Europe thinks like China in building its own battery industry
The European Union is starting to act like China when it comes to building the batteries that will drive the next generation of cars and trucks.
In the past few months, government officials led by European Commission Vice President Maros Sefcovic have joined with manufacturers, development banks and commercial lenders on measures that will channel more than $113 billion into a supply chain for the lithium-ion packs that will power electric cars.
Germany and France are prodding for action out of concern that China is racing ahead in new technologies sweeping the auto industry. With 13.8 million jobs representing 6.1% of employment linked to traditional auto manufacturing in the EU, authorities want to ensure that manufacturers can pivot toward supplying electric cars and batteries.
“We are walking the talk,” Sefcovic said in remarks to Bloomberg. “We have overcome an initial resignation that this battle would be a lost one for Europe.”
A number of trends are catalyzing the program, starting with the determination by EU nations to rein in greenhouse gases and fight climate change. They’re increasingly focused on reducing pollution from diesel engines and alarmed at the head start Chinese companies have in greener technologies. French President Emmanuel Macron in February said he “cannot be happy with a situation where 100% of the batteries of my electric vehicles are produced in Asia.”
About 57% of cars will be driven by batteries by 2040, according to BloombergNEF research.
The EU’s program is starting to work and putting Europe on track to wrest market share from China. By 2025, European companies that currently lack a single large battery maker will rival the U.S. in terms of capacity, according to forecasts from BloombergNEF. Measures that will spur investment include:
France and Germany are working on measures to channel billions of euros into the battery industry. Sefcovic has said the EC may be able to embrace the state-aid proposal as a special project by the end of October. The two nations are seeking to draw in additional support from Spain, Sweden and Poland.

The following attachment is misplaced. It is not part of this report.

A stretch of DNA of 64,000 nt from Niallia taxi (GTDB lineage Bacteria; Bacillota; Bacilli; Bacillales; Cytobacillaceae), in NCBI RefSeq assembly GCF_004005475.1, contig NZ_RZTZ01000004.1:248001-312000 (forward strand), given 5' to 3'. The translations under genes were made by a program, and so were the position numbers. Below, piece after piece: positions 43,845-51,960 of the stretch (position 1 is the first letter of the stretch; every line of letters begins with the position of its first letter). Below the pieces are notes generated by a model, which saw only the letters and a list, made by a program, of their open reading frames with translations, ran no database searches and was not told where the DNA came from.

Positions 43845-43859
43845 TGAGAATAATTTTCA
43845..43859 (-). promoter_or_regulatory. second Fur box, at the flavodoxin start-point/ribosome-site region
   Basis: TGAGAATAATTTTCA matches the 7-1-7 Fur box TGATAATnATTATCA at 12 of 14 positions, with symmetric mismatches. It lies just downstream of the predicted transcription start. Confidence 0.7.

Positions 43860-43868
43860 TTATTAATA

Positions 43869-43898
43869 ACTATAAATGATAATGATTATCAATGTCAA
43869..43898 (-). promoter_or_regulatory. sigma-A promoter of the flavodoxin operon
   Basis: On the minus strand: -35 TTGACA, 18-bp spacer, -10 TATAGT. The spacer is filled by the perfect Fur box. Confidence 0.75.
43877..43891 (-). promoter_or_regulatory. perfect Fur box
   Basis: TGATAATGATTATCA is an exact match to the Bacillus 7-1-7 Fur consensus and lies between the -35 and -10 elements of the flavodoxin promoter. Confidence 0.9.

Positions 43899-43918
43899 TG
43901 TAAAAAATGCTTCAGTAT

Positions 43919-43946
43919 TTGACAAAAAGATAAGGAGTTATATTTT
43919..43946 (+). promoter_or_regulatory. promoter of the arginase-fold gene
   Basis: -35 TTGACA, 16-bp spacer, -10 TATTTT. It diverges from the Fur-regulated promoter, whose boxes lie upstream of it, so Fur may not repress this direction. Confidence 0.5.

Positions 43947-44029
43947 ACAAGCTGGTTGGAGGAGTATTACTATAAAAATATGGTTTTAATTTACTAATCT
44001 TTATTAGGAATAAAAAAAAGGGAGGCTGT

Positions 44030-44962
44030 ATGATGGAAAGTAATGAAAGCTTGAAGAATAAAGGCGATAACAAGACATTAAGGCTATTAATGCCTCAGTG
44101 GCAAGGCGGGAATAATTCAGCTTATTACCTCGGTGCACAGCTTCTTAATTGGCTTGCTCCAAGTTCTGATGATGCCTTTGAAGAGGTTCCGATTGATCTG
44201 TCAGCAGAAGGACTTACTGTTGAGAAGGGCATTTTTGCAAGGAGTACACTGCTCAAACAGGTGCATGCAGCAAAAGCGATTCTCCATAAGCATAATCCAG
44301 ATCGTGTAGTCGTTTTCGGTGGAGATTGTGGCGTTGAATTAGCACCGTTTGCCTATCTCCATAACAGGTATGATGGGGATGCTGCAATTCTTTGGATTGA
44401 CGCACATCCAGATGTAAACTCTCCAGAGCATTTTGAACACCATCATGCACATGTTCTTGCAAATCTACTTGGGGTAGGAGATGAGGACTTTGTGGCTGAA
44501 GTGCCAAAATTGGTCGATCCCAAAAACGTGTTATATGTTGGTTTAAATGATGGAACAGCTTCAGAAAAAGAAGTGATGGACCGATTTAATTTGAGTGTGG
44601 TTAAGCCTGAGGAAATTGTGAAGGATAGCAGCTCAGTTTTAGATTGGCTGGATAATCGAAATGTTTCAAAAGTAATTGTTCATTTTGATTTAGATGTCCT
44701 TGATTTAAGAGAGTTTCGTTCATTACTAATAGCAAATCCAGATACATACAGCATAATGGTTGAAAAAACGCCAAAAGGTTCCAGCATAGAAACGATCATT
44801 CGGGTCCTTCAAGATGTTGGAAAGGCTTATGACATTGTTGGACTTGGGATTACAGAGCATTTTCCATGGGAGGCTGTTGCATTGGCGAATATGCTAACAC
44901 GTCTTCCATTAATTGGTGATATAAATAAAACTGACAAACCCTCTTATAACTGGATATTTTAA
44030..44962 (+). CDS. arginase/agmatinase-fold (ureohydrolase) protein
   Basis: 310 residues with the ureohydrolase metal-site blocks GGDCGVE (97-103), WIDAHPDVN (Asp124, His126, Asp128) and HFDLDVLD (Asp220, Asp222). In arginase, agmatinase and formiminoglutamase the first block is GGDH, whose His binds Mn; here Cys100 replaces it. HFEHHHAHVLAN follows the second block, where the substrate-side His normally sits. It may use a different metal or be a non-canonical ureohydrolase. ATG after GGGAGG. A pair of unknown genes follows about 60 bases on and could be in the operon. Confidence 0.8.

The European Investment Bank gave preliminary approval in May to a $392 million loan supporting NorthVolt AB’s bid to build a battery gigafactory in Sweden after the company completed a fund raising.
The EU in May started a $112 million Breakthrough Energy Ventures fund with Microsoft Corp. founder Bill Gates and other investors to advance the energy transition, which is likely to include batteries.
The EC has gathered at least 260 companies including Peugeot SA, Total SA and Siemens AG in an alliance aimed at building capacity to make the energy storage devices in Europe.
“A year or two ago, everyone was under the impression that it was already too late for Europe,” said James Frith, an energy storage analyst at BloombergNEF in London. “But they’ve made a commitment, and Europe is in a strong position now.”
By 2025, Europe may control 11% of global battery cell manufacturing capacity, up from 4% now, according to Frith. That will pare back China’s market share and rival the U.S. command of the industry. The EC estimates the battery market may be worth $281 million a year by then.
The goal is to build enterprises in Europe that could supply the region’s automakers without requiring imports from the major battery manufacturing centers in Asia.